When you get down to the tail, leave the fillet attached. Next pick up the fillet, turn it over and lay it out with the meat side up. Holding down firmly on the striper’s body with one hand, ease the knife into the fillet near the tail at a flat angle until the blade is right up against the skin. Using a back and forth slicing action while keeping the blade almost flat, work your way down the length of the fillet until the meat is completely detached from the skin. Next flip the bass over and repeat the process.
The first couple bass you fillet will be an adventure, but after that you’ll develop a feel for filleting and you’ll be able to fillet a bass in two or three minutes.
Once the fillets are detached from the bass there is still one more step to complete before you are done. You’ll notice a red strip of meat lying right along the middle of the fillet.
The red meat has a strong fishy flavor, so you’ll want to remove it. This is easily done by making a V cut along the edges of the red meat so the red meat can be lifted out in one long strip.
Sturgeon are a lot tougher to clean than stripers and there are a number of different methods that can be used. I still employ a method that was taught to me by Barry Canevaro years ago that is quick and simple.
Begin by laying the sturgeon on the cutting board with its belly down. Using a sharp knife, make a shallow cut under the diamond shaped projections and fins along the back of the fish. If you do this properly all the diamonds and fins should come off in one long strip. Next do the same thing on either side if the fish to remove the diamonds that line its flanks.
With all the bony projects removed, it’s time to get down to the business of filleting. With the fish resting upright with its belly against the cutting board begin by making two cuts, one on either side of the fish, behind the pectoral fins to the depth of the spine.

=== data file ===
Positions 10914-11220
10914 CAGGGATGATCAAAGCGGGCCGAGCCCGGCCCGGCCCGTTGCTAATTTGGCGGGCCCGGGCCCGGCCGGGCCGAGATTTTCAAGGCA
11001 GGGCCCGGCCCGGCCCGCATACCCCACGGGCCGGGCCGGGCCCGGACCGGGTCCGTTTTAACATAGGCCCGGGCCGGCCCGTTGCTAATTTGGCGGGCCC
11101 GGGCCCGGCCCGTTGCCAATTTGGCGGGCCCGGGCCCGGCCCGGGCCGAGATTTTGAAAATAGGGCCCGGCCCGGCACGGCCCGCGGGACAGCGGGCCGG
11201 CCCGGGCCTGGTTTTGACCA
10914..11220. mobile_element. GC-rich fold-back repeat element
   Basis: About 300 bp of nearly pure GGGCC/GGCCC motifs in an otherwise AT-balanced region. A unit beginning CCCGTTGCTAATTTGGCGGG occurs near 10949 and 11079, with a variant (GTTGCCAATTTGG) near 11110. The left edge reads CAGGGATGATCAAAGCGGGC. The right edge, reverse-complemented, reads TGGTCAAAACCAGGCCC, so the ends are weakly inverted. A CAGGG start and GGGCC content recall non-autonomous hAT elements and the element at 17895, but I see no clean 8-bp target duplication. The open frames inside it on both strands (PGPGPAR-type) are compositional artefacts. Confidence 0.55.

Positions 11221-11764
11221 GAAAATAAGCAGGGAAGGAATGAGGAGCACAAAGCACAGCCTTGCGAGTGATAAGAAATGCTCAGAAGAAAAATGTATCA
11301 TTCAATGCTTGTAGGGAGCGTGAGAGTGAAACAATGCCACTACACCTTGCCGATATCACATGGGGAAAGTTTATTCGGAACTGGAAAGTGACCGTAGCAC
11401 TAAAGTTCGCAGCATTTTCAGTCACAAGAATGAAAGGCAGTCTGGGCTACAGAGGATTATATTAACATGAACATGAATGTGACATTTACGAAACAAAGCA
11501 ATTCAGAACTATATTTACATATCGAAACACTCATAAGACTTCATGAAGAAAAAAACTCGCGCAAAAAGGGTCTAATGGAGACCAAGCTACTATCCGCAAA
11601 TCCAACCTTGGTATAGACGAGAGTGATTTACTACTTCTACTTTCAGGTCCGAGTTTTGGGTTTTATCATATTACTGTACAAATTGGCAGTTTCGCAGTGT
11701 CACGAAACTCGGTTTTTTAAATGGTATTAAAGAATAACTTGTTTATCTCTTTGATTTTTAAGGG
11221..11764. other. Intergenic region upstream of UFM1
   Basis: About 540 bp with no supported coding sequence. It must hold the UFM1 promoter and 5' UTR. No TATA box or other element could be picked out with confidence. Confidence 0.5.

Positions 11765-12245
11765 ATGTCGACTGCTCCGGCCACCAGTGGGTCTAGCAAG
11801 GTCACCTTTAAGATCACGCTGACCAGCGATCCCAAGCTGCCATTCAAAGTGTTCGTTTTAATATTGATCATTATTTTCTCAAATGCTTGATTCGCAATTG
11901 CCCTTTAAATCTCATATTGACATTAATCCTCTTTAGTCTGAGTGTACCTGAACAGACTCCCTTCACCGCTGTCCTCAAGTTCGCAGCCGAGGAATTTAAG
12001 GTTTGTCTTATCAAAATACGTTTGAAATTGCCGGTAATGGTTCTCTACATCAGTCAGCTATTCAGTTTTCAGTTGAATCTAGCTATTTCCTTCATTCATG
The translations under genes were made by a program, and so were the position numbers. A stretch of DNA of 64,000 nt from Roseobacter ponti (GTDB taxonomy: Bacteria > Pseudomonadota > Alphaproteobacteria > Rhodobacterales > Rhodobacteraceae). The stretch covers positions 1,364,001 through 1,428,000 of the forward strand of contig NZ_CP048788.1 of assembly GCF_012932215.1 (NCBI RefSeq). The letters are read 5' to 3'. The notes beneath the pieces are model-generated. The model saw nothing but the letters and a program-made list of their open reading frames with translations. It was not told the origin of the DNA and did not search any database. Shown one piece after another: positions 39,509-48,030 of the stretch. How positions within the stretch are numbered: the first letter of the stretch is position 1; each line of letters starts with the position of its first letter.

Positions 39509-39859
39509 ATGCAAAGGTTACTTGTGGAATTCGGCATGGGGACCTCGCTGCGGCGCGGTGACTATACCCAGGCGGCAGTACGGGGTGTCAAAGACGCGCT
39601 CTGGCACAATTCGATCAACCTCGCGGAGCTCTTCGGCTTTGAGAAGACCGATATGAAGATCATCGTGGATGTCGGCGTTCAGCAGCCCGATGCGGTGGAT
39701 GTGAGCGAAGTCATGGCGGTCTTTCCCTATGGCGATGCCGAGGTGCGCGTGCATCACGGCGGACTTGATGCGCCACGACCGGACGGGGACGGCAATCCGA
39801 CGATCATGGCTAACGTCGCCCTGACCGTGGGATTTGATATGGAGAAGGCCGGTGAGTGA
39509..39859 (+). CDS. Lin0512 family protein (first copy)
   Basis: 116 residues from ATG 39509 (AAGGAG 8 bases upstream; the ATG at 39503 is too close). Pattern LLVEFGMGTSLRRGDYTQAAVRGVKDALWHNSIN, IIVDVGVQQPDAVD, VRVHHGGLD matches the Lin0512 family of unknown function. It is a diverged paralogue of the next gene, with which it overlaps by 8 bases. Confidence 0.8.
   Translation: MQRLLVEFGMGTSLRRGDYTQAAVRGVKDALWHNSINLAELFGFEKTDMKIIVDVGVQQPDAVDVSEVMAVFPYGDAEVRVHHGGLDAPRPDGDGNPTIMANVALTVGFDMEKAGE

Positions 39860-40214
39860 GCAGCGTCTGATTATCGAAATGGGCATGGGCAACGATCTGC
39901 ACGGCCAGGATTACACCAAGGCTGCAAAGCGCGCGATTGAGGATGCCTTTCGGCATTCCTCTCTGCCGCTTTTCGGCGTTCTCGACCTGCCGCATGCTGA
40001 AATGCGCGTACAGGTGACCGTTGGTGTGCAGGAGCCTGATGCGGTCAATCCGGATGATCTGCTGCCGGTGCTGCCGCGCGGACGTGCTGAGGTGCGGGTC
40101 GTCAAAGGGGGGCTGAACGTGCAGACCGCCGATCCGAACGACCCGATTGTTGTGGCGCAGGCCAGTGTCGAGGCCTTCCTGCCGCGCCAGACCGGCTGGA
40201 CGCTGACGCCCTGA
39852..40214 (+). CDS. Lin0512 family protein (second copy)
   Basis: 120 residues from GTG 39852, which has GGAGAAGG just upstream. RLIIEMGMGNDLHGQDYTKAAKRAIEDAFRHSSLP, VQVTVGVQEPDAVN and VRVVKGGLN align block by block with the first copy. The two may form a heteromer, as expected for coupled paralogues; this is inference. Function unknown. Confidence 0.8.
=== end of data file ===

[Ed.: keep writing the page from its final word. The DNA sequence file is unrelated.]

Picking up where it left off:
Next make a cut down the length of the sturgeon’s back working from the head toward the tail over the area where the spine should be located. Before you get very deep, you’ll encounter cartilage, working carefully maneuver the knife along the edge of the cartilage and continued working down the fish’s body.
As you work you’ll note that a thick fillet of meat with the skin attached will fold down along the length of the sturgeon body. Eventually the thickness of the meat with decrease and as you get down toward the sturgeons stomach the knife will come up against skin. At that point cut through the skin.
You will end up with a long thick fillet with skin on one side that has been completely removed from the sturgeon’s body. After repeating this process on the other side of the fish it’s time to remove the skin from your fillets.
This is done in the same way you’d separate the meat from the skin on a striper, except you are working with a much larger piece of meat. I like to begin by poking a hole through the fillet at the narrow end. I place the index finger of my left hand through the whole.
Next, with the knife in my right hand, I make my flat cut through the meat down to the skin and work the knife down the length of the fillet until the meat has been completely detached from the skin. Finally remove any red meat from the fillets, rinse them off, cut the fillets into meal size pieces and Mr. Sturgeon is ready for the freezer.